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Author Topic: Yet some DNG comments (from a raw software developer)  (Read 50196 times)

torger

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Yet some DNG comments (from a raw software developer)
« on: August 25, 2015, 10:25:50 AM »

I'd like to make some comments on the DNG format, from a raw software development perspective. I've been involved in writing Lumariver HDR, a DNG-supporting HDR software, longtime contributor to RawTherapee, an open-source raw conversion software which supports DNG, and now my own personal project DCamProf, a camera profiling software that can do both DNG profiles and ICC profiles for Capture One and others. So I know quite a bit of the internals of the format.

I've also reverse-engineered parts of the Phase One IIQ format, Leaf .mos format, Hasselblad 3FR format, and Kodak DCR format. Kodak was one of those companies that actually went out of business without ever releasing any documentation for their format by the way.

It's a popular view on the internet that it's easy to reverse-engineer raw formats and that we therefore DNG is unnecessary, just wait for some guy on the internet (someone like me) to reverse engineer. Well, reverse-engineering is an utmost waste of programming talent, and you can rarely be fully sure that you got it exactly right. In many cases you leave some aspects of the format unsupported. I certainly don't enjoy reverse-engineering, but as a MFD user and open-source user I've had to reverse-engineer just to be able to use my own gear.

Then we have the DNG format. I'm actually a little bit disappointed with it, from a technical aspect. It's not ideally composed for wide adoption in the industry, many aspects of it make it look like an Adobe-specific format rather than something anyone can adopt.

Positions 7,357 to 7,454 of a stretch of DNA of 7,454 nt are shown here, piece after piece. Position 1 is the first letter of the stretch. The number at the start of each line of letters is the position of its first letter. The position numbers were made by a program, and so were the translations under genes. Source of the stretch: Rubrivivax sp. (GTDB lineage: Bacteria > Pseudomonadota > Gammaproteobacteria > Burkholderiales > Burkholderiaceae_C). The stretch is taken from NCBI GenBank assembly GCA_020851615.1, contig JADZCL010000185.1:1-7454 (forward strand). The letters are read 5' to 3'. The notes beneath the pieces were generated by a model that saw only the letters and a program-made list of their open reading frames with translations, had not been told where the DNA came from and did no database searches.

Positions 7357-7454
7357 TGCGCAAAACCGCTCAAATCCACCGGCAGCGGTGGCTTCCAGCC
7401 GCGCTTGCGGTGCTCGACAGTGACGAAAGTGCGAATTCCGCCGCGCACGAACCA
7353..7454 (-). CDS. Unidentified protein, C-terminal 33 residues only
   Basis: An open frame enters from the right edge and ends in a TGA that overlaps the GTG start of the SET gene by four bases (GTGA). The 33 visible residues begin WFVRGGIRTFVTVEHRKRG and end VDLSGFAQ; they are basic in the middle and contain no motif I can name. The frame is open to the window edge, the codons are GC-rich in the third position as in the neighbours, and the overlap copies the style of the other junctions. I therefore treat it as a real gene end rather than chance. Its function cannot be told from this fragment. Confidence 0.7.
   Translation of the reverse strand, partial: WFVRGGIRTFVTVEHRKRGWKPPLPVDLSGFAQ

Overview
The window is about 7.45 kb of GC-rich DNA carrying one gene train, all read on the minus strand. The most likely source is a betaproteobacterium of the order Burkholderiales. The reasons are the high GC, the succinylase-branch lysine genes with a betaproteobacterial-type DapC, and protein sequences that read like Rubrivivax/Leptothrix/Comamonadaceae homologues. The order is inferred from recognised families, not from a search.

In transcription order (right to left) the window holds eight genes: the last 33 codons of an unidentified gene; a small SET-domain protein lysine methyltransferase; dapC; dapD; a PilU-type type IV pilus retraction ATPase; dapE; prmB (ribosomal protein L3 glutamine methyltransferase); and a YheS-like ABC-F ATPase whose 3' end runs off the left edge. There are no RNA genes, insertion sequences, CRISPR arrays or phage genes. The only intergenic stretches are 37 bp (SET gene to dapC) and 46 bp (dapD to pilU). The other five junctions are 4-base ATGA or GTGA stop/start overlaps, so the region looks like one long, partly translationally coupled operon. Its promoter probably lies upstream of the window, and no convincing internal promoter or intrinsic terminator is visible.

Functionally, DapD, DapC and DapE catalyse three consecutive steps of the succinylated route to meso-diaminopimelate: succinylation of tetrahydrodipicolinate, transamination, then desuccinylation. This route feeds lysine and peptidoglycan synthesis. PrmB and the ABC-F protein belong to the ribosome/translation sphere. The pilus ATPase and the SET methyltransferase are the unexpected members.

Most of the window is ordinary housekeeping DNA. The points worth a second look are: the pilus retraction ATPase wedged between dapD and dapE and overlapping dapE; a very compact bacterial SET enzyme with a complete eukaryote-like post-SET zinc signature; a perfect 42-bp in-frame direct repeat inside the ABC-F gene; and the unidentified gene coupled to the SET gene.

One rather provoking aspect is that many tags in the DNG spec are only weakly described in the documentation and are clearly just parameter settings for Adobe Camera Raw, such as the green split tag, which says: "This tag specifies, in arbitrary units, how closely the values of the green pixels in the blue/green rows track the values of the green pixels in the red/green rows." You can't have "arbitrary units" if you expect standard support, every tag must be precisely defined! There are many more examples of this.

The DNG format does not support much camera calibration data, frequently used in medium format camera formats such as IIQ and 3FR, things like flatfield correction. Adobe's own DNG converter solves this by cooking the file -- irreversibly applying the calibration data in the conversion process -- which is incompatible with some scientific applications where you indeed want the calibration data separate.

With the DNG format comes DNG camera profiles (DCP). These too have some issues:

- Can't alter hue/saturation of neutral axis (ICC can)
- LUT can't alter value of neutral axis (not really a problem of the format, but a problem of the ACR pipeline)
- Can't handle hue discontinuity (not really a problem of the format, but a problem of the ACR pipeline)
- Baseline exposure split between DNG file and DCP. This means that the camera profile can't specify the exposure offset on its own, but must relate to what tag the DNG converter has set. This is not good design.
- Blackrender not clearly defined how it affects rendering. A camera profile format that has tags of undefined meaning, and this is a central one -- not acceptable for a standard format.